By next fall, the once small Elite Daily was now constantly popping up on the screens of computers in the Binghamton University library, and flooding most of my Facebook news feed in the process. In a few months time, the ones who previously had negative words to say, now had lunch for days.
It was then, when I started realizing just how much power I had, seemingly at my fingertips. Don't get me wrong, I'm not claiming to be a superhero of any magnitude, or even a fraction of Jack Kerouac, but at the same time, I'd be ignorant to overlook the amount of eyes that read some of my work on a day-to-day basis. I now ask you to think about journalism, as a whole, as — you guessed it — another “car.” Think of “Generation-Y” as the engine.
Journalism, in the traditional sense, has been fading out. A change in style was inevitable. Maybe blame Steve Jobs (may he rest in peace) for introducing the iPad and, in the process, the death of print media. May it rest in peace. But, I'd go out on a limb and say that a lot of those same eyes that peruse the contents of Elite Daily on any given morning, rarely went to CNN or flipped through the New York Times to get their news first.
I'd venture to say most of them didn't check FOX News to get a second opinion, either. And I write this with no intention of slighting those publications of that nature because I'm probably in the minority of young adults who still pick up a New York Post (for the sports section and Page Six) and a New York Times (for the crossword, and everything else) each morning; it's simply a change in the times.
I don't know for sure what sprung about this change. I'm not sure if members of Generation-Y will turn 28, and suddenly — like a child's affection for candy while he's young — snap out of their Millennial youthfulness and start opting for “more mature” sources of news. But, then again, maybe they won't.
I mean, I still pick up a Twix bar at the gas station from time to time. The aspect of young people reading young writers provides a connection that the audience can relate to. There's a special realness to it, a connection that the generation of Baby Boomers just doesn't, and most likely won't ever, understand — and it's quite understandably so.
It's no different in music, is it? Our parents grew up listening to the Grateful Dead, Billy Joel, Bruce Springsteen and the Beatles. Sure, I listen to all of them too, but I grew up listening to Sublime, Drake and 50 Cent. There's a difference. My parents, to this day, don't really understand the music I listen to, and I don't shove it in their ears.
I love the Grateful Dead, but I can't really say I understand them — at least not in the same way as someone who actually stood in Bethel Woods and listened to Jerry Garcia pull-off in person. Your dad won't have unconditional love for Eminem either because he wasn't a kid in the 2000s, battling teen angst and — let's not beat around the bush — a minor, yet temporary, identity-crisis.
You can sit around and debate which generation's taste in music is superior all f*cking day, but, ultimately: What's mine is mine, and what's yours will always be yours.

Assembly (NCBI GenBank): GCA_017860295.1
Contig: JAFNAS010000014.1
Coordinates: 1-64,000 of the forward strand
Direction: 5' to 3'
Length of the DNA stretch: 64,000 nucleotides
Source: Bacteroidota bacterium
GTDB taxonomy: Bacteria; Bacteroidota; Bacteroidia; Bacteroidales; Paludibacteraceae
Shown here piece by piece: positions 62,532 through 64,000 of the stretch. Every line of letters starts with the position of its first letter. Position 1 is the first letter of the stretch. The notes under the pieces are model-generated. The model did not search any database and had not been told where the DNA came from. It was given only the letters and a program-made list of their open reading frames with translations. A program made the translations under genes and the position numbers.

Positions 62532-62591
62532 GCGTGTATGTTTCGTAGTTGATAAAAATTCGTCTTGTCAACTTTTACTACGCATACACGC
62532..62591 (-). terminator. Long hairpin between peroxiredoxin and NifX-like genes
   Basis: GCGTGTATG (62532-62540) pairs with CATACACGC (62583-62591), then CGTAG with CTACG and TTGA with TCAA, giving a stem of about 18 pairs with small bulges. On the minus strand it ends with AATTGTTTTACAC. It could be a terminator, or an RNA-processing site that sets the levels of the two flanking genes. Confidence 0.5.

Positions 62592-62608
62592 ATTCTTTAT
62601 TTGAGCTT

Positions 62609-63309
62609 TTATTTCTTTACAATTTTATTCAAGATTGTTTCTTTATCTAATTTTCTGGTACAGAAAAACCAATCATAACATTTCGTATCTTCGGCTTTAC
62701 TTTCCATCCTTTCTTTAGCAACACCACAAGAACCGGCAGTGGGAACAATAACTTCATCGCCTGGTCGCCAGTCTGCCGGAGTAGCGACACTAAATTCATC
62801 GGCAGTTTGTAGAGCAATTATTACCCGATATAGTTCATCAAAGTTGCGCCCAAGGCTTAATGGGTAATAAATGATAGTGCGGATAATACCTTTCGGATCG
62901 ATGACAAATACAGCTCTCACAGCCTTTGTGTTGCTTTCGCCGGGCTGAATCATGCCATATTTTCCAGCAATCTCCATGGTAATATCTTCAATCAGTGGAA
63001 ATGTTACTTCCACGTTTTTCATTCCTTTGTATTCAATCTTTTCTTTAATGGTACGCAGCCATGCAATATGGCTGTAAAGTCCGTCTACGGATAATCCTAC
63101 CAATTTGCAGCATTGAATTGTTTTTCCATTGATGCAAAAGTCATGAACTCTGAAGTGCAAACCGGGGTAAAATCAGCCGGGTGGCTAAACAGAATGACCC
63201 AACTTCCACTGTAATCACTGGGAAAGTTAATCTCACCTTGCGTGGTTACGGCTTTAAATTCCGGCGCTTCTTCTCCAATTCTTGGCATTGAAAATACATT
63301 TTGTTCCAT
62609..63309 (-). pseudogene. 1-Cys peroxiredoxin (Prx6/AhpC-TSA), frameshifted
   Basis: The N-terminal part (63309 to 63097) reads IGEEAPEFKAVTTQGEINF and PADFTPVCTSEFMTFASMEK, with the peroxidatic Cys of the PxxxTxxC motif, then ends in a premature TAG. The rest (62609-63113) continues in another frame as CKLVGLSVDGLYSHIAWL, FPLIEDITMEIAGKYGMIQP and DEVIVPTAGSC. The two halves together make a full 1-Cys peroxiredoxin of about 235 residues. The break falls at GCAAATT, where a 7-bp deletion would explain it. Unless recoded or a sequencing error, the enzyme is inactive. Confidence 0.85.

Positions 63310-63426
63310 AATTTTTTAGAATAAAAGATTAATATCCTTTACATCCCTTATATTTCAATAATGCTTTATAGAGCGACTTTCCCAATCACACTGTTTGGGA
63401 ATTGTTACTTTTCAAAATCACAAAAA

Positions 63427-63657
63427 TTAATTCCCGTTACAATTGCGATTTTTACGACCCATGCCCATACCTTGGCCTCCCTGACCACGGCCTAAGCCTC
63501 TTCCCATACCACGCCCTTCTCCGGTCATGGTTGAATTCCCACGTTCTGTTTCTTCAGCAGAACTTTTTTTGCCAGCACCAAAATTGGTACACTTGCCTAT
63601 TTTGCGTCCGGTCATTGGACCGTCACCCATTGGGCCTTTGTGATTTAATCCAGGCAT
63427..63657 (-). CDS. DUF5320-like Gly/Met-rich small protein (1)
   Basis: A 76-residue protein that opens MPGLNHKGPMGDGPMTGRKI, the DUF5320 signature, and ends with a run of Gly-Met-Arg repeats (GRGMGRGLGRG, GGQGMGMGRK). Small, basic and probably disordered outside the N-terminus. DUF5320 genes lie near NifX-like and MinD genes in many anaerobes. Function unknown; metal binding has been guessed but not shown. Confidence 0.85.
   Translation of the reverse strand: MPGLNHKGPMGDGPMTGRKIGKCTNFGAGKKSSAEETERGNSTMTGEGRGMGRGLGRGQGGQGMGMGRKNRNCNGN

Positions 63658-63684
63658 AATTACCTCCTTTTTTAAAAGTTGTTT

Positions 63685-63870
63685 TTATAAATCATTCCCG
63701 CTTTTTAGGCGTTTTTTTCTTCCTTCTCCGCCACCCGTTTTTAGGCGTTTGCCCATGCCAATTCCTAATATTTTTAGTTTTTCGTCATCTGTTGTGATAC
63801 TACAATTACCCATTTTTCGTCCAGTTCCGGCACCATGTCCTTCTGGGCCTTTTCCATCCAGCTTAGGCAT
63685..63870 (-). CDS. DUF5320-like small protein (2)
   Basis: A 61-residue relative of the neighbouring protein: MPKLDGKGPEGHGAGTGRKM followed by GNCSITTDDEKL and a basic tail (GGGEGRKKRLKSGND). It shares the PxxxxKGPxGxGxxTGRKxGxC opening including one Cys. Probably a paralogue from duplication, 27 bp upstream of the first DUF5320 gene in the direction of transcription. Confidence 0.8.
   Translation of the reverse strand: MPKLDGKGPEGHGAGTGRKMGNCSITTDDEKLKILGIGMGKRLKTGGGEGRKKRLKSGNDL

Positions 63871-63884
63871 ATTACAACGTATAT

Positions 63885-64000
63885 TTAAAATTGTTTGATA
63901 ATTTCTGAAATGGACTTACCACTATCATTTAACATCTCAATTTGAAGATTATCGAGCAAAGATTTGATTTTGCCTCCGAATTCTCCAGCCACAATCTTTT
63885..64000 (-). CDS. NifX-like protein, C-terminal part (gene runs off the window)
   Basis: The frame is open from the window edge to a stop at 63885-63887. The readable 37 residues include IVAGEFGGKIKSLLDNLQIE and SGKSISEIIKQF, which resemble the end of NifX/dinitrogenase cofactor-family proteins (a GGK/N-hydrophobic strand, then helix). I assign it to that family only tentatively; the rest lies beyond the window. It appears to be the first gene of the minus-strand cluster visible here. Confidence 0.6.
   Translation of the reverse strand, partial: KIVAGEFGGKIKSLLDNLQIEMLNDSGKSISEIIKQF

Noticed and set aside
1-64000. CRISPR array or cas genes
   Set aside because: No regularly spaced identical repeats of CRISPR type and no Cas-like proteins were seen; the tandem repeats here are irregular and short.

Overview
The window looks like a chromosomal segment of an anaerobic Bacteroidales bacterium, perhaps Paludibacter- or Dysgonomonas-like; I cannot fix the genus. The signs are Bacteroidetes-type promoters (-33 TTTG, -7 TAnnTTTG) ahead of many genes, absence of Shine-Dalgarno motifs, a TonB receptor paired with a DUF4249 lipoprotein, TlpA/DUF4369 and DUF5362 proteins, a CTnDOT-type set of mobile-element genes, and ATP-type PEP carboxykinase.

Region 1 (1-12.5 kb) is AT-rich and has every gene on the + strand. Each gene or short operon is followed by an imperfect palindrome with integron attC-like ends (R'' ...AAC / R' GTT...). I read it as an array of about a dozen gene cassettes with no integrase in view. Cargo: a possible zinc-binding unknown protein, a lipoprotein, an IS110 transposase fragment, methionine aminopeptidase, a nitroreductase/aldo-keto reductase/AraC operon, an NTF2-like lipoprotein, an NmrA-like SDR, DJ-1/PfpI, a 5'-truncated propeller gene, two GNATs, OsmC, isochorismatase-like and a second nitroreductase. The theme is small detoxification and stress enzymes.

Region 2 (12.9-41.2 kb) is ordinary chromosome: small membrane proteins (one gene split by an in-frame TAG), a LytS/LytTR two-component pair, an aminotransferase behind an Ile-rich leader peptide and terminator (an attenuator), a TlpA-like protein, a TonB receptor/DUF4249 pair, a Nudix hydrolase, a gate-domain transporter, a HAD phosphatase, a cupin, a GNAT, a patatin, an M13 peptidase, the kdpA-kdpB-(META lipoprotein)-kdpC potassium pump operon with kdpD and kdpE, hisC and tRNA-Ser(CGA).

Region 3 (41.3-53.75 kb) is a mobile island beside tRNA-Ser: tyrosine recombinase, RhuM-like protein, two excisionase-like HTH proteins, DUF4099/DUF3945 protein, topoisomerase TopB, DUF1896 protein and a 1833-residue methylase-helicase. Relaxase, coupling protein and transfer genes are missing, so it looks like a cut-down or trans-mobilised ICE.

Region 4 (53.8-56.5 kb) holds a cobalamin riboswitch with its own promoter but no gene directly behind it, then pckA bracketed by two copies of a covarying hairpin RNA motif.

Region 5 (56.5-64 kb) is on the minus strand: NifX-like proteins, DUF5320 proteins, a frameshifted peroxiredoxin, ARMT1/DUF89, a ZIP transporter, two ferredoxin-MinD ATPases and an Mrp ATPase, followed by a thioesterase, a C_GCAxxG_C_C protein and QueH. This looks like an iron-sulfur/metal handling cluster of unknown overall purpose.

No one is better, we're all different. Unless Jordan could go back in time, re-lace his Carmine XIs and play LeBron mano-a-mano, I simply don't see the importance of comparing apples to oranges. Motts and Tropicana both focused on building their own multimillion-dollar empires, instead of having a pissing contest. Which, given the abundance of juice around them, probably would've lasted a while.
Journalism surely parallels this relationship. My stream of consciousness throughout a day in NYC — more likely than not — won't appeal to, or mirror, that of my mother's.
That's fine with me. I speak to my mother about entirely different matters, what I write and what eventually gets published is for my contemporaries. My contemporaries — who are soon to be the doctors, lawyers and world-changers of tomorrow — but will always be my friends. It's crazy to think about that, huh?
I'm two weeks removed from a fraternity house only to be rivaled by the debauchery and antics of those in “Animal House.” I lived with 16 guys, all of whom routinely read my work. A lot of those guys will do things for this world, far greater than Elite Daily. I know, for a fact, they don't just read my sh*t to be polite. Trust me, manners went out the window when I met them. They read my work, and the work of other young writers, simply because they can relate to it.
I guess, in a way that's what brought about the shift in journalistic preference, which we — as members of Generation Y — are living through, today. It's not that Gen-Y journalists are providing any state-of-the-art form of written material, it's not that our vocabulary is more cutting-edge. It's the fact that what we're writing about is more relevant to the readers, themselves, which empowers them in a mode, which more traditional sources of news don't allow for, by their nature. It's about connecting to the audience.
Don't get me wrong. Comparing what I do, to, say, a Senior Writer for the Times, is equally as fruitless as comparing LeBron James to Michael Jordan. I certainly don't mean to insinuate, or even hint, that I'm as good as LeBron James is at basketball or in any aspect of my existence — especially writing. I'm simply saying it's as fruitless as comparing apples to oranges. Some days you'll want an apple. Sometimes when you're sick, you'll need an orange.
Okay, one last time, I swear. Journalism is the car. Change is the fuel. You have the wheel. At the end of the day, whatever direction you choose to go, that will always be in your — the reader's — hands. And that, right there, is the ageless beauty of journalism.
Photo credit: House Of Cards/Netflix